What is different about the version we use, as opposed to the young Mendelssohn's original version?

"The development is different, the phrases are re-done, some things are made shorter," Shaham said. "Some differences were very clear. The first movement is written in eighth notes (in the original) instead of 16th notes. It's written alla breve, in cut time. And actually the tempo markings are different (in the original), with the exception of the last movement, which is marked slower, all three first movements are marked faster. Instead of 'Allegro Moderato ma con fuoco,' the original first movement is written 'Allegro molto vivace.'"

"Also, he writes notes throughout the piece, 'must be played symphonically,' and 'you must exaggerate forte and piano,'" Shaham said. "It's just like in Mendelssohn's  paintings, where he was very meticulous about the tone of something contrasting with the tone of something else. He writes dotted passages against legato passages, so that eight voices would come out clearly. In some places we played more dotted than we were used to -- but if you look at the score, he puts a dot on every single note!

When it came to actual notes, "I think Beth, our first violist, ended up incorporating some of the changes," Shaham said. "Mostly we stuck with the final version."

Mendelssohn was inspired by passages from literature, including Shakespeare's "A Midsummer Night's Dream" and also a particular passage from Goethe's Faust:

Wisps of cloud and mist
Are lit from above
Breeze in the foliage and wind in the reeds
And all is scattered.

In a letter written by his sister, Fanny, they talk about this piece being a brand-new type of music, music that was never written before, particularly the Scherzo. The letter says, "the whole piece is to be played staccato and pianissimo... the trills passing away with the quickness of lightning... one feels so near to the world of spirits, carried away in the air, half inclined to snatch up a broomstick and follow the aerial procession... and at the end, ...all has vanished."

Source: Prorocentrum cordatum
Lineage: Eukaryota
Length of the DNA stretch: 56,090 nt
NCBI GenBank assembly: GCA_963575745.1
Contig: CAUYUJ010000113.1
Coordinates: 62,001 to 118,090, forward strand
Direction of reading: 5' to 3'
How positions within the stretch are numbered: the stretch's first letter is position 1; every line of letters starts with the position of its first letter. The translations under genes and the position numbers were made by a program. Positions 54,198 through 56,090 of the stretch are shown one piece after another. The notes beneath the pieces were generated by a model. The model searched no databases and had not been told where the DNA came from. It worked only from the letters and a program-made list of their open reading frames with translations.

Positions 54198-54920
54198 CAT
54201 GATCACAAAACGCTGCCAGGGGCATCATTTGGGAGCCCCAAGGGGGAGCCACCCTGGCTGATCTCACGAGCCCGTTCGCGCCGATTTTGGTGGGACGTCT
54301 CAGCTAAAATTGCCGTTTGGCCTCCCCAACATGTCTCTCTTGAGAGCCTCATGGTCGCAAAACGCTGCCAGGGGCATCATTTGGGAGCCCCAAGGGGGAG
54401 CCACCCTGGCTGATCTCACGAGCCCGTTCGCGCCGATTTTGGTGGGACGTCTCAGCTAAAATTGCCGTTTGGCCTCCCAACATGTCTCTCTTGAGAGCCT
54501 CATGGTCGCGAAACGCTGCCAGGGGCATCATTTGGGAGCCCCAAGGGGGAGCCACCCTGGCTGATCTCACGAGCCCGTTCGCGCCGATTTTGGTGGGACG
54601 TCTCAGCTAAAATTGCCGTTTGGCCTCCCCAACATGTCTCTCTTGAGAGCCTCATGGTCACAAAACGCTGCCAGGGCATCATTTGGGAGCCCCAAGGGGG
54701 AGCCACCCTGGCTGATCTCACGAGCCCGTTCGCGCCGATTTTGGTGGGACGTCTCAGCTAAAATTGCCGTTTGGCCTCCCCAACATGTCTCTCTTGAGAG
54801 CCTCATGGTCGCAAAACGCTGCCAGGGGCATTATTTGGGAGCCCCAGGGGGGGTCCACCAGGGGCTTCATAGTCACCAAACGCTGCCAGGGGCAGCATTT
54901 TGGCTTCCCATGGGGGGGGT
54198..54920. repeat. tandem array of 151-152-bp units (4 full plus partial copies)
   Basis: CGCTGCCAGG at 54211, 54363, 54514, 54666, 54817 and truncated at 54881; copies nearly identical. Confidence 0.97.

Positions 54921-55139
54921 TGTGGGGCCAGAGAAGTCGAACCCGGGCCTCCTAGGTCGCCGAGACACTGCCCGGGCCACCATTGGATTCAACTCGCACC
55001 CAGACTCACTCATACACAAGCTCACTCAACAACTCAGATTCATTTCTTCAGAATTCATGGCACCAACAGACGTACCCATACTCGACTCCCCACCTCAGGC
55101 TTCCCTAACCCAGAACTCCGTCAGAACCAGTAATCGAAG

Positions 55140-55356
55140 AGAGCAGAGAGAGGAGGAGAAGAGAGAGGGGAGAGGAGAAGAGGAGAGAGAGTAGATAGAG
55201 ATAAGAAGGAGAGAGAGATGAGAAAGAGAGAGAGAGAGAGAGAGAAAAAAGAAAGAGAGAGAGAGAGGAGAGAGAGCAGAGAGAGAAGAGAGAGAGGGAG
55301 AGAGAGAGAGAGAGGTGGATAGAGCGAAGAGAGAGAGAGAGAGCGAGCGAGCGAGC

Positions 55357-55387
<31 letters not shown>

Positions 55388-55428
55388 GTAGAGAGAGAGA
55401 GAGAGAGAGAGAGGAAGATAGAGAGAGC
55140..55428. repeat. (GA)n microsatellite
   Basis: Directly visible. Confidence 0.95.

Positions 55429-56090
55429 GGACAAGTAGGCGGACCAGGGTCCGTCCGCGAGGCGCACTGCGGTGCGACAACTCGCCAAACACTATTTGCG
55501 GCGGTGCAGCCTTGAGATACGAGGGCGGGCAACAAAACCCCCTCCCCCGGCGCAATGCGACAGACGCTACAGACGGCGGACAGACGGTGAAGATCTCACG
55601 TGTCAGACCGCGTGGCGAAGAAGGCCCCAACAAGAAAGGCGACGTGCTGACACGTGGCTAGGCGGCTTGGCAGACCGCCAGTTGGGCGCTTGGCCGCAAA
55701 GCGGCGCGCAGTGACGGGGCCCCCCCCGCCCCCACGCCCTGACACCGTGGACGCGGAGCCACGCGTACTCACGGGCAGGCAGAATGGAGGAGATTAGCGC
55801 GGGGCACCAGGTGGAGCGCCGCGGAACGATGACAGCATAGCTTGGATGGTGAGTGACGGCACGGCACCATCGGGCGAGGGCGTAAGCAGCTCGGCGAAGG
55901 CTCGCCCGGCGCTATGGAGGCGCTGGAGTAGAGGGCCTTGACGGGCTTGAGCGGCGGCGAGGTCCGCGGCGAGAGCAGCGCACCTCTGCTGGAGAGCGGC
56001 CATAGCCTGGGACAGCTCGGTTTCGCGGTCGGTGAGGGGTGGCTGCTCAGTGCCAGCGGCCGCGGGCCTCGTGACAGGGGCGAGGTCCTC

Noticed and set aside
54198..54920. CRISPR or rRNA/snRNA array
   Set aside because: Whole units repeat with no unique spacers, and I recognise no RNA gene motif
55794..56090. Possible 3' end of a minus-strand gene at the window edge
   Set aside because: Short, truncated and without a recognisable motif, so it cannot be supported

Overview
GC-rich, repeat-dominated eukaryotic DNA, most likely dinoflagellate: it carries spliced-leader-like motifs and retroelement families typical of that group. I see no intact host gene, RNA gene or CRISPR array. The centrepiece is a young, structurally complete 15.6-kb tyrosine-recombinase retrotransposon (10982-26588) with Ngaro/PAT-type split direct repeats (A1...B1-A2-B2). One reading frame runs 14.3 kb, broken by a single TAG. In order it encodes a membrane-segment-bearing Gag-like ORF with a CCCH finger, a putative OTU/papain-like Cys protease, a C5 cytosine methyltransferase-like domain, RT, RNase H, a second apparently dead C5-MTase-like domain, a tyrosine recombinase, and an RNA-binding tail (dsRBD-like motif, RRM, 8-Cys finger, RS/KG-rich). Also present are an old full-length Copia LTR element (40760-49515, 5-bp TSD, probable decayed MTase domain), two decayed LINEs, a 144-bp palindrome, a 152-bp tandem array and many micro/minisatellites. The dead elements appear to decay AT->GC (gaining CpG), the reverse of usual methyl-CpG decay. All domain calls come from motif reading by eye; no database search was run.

Mendelssohn was a painter, a composer, a speaker of multiple languages, a reader of poetry....

"What an amazing mind," Shaham said, "and what an education."

The other works on the recording are two of Haydn's violin concertos, Concerto No. 1 in C major and Concerto No. 4 in G major. 

I tried to remember the last time I heard a Haydn violin concerto. There was the recording of them in 2008 by Augustin Hadelich. And I studied the G major as a kid...

"You hardly ever hear them, right?" Shaham said. "People play the cello concertos all the time. I must confess that I don't tend to play them that often. And I love them! I think they're amazing. I think they are every bit as wonderful and perfect as those cello concertos. I felt really lucky to be able to play them during that centenary year. I've been trying to program them for the next few seasons, too, with some success. They are so beautiful, such perfect music."

The Haydn concertos struck me as being more virtuosic than I expected.

"They were supposed to have been written for the violinist Tomasini," Shaham said. "They must have been very virtuosic players! Haydn's knowledge of the violin is such that he must have been very virtuosic, too. I find them as demanding as the Mozarts, if not more so. But they are so beautiful, and they're like the Mozart in that the violin just sings. The writing is like writing for voice."

What's coming up next for Gil Shaham?

In the fall he'll start performing the Concerto Funebre by Karl Amadeus Hartmann for the first time. In keeping with Shaham's pursuit of violin concertos from the 1930s, this piece was composed in 1939.

"I guess there's some question about this now, but people used to say that Hartmann was the only openly anti-Nazi composer in Germany," Shaham said. "This violin concerto is a very dark piece – obviously – and it's somehow a reaction to the invasion of Czechoslovakia. So it has some Czech themes in it, and some Russian themes as well. If you get a chance, you should listen to it, it's a very strong piece. Just violin and strings."


From Ray Randall
Posted on June 2, 2010 at 9:06 PM

Very interesting, thank you. Enjoyed seeing the original manuscript also.